Located in Itasca (Schaumburg - Northwest), Eaglewood Resort and Spa is close to Bloomingdale Golf Club and Lynfred Winery. This golf resort is within the vicinity of Adventist GlenOaks Hospital and Pirates Cove Childrens Theme Park.
Make yourself at home in one of the 295 air-conditioned guestrooms. Your room comes with a pillowtop bed. Pay movies and video-game consoles are provided for your entertainment, while complimentary wireless Internet access keeps you connected. Bathrooms have complimentary toiletries and hair dryers.
Rec, Spa, Premium Amenities
Relax at the full-service spa, where you can enjoy facials. After practicing your swing on the golf course, you can enjoy other recreational amenities including a golf course and a health club. This resort also features complimentary wireless Internet access, concierge services, and an arcade/game room.
Grab a bite at one of the resort's 3 restaurants, or stay in and take advantage of room service (during limited hours). At the end of the day, relax with your favorite drink at a bar/lounge. Breakfast is available for a fee.
Business, Other Amenities
Featured amenities include a 24-hour business center, business services, and audiovisual equipment. Planning an event in Itasca? This resort has 3700 square feet (333 square meters) of space consisting of conference/meeting rooms, small meeting rooms, and a ballroom. Parking (subject to charges) is available onsite.
When putting together the decor at C U Latte Cafe, it would seem that its designers started with a white box and went from there. But, this blank basis makes the colors within it stand out in sharp contrast. The red of a woman's dress in a local artist's painting. The brown of the leather sofa. The pink of a cup of frozen lemonade. The menu is similarly simple, focusing on the necessities of a café visit: a cup of steaming coffee, a light sandwich, and a laptop to spill it all on. Patrons may choose to take their drinks indoors, surrounded by artwork and decorative reeds, or nestle around the patio's intimate table.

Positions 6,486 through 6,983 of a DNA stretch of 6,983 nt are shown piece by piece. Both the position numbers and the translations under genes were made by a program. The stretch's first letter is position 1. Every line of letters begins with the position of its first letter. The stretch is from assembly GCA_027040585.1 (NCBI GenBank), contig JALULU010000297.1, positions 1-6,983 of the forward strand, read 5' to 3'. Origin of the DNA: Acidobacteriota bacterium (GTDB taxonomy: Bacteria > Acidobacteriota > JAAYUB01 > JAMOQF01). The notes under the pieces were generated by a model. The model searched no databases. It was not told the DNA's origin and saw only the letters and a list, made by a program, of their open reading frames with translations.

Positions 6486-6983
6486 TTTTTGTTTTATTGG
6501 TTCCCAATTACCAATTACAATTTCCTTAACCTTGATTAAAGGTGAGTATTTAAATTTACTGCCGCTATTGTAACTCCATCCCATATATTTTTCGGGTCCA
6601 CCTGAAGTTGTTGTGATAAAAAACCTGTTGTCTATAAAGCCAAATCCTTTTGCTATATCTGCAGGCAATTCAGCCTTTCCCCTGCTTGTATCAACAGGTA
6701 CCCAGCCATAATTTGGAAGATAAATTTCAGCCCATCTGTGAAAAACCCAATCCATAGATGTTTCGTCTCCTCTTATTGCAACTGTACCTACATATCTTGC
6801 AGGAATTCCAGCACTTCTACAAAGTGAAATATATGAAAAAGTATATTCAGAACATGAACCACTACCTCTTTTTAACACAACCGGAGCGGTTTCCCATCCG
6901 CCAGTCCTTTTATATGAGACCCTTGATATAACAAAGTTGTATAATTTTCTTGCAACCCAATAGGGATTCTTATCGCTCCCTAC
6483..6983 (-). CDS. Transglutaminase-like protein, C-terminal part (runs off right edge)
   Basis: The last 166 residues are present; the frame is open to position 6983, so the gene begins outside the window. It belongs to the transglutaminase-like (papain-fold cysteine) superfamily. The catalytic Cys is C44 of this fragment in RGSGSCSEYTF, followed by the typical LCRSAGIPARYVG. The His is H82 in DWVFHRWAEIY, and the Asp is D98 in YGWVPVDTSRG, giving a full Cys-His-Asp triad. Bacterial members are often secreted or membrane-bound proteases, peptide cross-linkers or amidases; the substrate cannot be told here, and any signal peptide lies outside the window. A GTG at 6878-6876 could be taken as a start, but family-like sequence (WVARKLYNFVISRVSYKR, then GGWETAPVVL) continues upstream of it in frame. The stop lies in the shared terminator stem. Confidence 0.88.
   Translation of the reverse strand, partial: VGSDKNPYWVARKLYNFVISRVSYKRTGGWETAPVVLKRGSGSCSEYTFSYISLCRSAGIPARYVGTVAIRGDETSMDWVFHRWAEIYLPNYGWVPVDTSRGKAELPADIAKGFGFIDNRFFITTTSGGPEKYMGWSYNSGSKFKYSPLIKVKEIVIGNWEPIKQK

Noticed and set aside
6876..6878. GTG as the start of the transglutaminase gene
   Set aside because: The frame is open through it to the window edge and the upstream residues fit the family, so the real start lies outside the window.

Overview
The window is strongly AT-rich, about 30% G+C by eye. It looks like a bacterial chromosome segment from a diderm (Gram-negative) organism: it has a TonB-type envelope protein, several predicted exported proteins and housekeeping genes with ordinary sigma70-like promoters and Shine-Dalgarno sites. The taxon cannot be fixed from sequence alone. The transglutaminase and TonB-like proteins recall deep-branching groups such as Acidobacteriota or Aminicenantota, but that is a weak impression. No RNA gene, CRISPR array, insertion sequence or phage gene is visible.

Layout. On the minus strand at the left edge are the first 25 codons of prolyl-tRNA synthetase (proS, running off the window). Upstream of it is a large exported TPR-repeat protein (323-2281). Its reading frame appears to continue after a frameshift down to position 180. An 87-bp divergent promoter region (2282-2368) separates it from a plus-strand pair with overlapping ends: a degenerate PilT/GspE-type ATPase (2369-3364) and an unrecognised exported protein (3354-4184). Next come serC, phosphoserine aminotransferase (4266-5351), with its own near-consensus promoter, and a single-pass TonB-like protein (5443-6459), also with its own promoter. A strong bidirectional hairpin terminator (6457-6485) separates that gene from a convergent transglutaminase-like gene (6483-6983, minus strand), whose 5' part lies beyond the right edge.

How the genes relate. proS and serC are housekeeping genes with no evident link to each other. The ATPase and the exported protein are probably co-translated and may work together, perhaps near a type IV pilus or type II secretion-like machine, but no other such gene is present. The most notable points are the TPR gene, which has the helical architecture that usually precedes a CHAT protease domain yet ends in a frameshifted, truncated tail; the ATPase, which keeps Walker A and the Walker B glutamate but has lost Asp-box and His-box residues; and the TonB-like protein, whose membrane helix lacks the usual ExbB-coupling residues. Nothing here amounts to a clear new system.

Juice Rx founder Dean Kasal had a two-fold vision for his wellness-promoting juices: great taste and great health. Kasal's infatuation with all-natural health comes from a very personal place. Diagnosed with ulcerative colitis and reacting poorly to the pills his doctor prescribed, he began his own path to well-being after by making his own juices. The concoctions required little more than organic fruits and vegetables and a homemade liquifier ray, but the benefits were staggering. His digestive troubles vanished, and by the age of 29, he was able to retire from corporate life and start pursuing his true calling: helping folks get healthy with 100% organic, raw, unprocessed juices.
A good portion of his success has to do with his juicing methods. Rather than using traditional juicers—whose motor heat saps vital nutrients from the fruits and veggies—he deploys an awe-inspiring hydraulic press. The contraption's cold-press method deploys 5,000 pounds of pressure to squeeze a bounty of vitamins from the organic fruits and veggies.
Pulp-free and nutrient-rich, those juices include a metabolism-stimulating spicy lemonade with green apple, maple syrup, and cayenne pepper; a tropical green blend of pineapple and kale that alkalinizes the body and floods cells with a potent mixture of vitamins and minerals; and an antioxidant-packed citrus blend with succulent pomegranate called Liquid Love. Besides customized juice-packs, Juice Rx also supplies expert-built cleanses that range from the fruit-filled Regular Cleanse to the low-sugar Extreme Green Cleanse.
Inside the historic, 145-year-old building, dozens of teapots and accessories collected by current owner Mary Ann Waldorf line curtain-swathed shelves. Whether joining friends for a luncheon, purchasing some specialty foods and gift baskets, or savoring high tea in the Angel Room, visitors of the tin-ceilinged teahouse find themselves transported to what seems like another time and place. Teapots, purchasable jewelry, and seasonal tea blends may not be the only Gourmet Junction dwellers; local mediums say the ghosts of Plainfield's first inhabitants tread the hardwood floors.